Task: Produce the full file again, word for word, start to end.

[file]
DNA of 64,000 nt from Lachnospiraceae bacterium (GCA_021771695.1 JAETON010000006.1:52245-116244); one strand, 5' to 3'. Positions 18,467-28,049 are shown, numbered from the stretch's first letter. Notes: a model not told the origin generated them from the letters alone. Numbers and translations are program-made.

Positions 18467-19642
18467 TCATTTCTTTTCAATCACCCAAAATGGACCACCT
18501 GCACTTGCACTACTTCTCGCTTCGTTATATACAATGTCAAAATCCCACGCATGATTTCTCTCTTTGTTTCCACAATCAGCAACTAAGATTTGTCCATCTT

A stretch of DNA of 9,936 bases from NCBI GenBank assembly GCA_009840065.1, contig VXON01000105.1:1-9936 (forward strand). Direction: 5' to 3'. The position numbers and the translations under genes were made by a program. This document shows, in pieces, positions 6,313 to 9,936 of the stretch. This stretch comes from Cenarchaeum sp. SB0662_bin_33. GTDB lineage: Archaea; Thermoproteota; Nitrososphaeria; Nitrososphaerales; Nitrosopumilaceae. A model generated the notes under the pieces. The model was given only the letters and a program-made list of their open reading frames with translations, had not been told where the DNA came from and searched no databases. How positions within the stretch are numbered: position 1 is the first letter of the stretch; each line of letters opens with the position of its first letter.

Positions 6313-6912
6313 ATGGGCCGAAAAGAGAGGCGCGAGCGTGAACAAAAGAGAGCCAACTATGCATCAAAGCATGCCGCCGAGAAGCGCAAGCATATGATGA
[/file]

DNA of 64,000 nt from Lachnospiraceae bacterium (GCA_021771695.1 JAETON010000006.1:52245-116244); one strand, 5' to 3'. Positions 18,467-28,049 are shown, numbered from the stretch's first letter. Notes: a model not told the origin generated them from the letters alone. Numbers and translations are program-made.

Positions 18467-19642
18467 TCATTTCTTTTCAATCACCCAAAATGGACCACCT
18501 GCACTTGCACTACTTCTCGCTTCGTTATATACAATGTCAAAATCCCACGCATGATTTCTCTCTTTGTTTCCACAATCAGCAACTAAGATTTGTCCATCTT

A stretch of DNA of 9,936 bases from NCBI GenBank assembly GCA_009840065.1, contig VXON01000105.1:1-9936 (forward strand). Direction: 5' to 3'. The position numbers and the translations under genes were made by a program. This document shows, in pieces, positions 6,313 to 9,936 of the stretch. This stretch comes from Cenarchaeum sp. SB0662_bin_33. GTDB lineage: Archaea; Thermoproteota; Nitrososphaeria; Nitrososphaerales; Nitrosopumilaceae. A model generated the notes under the pieces. The model was given only the letters and a program-made list of their open reading frames with translations, had not been told where the DNA came from and searched no databases. How positions within the stretch are numbered: position 1 is the first letter of the stretch; each line of letters opens with the position of its first letter.

Positions 6313-6912
6313 ATGGGCCGAAAAGAGAGGCGCGAGCGTGAACAAAAGAGAGCCAACTATGCATCAAAGCATGCCGCCGAGAAGCGCAAGCATATGATGA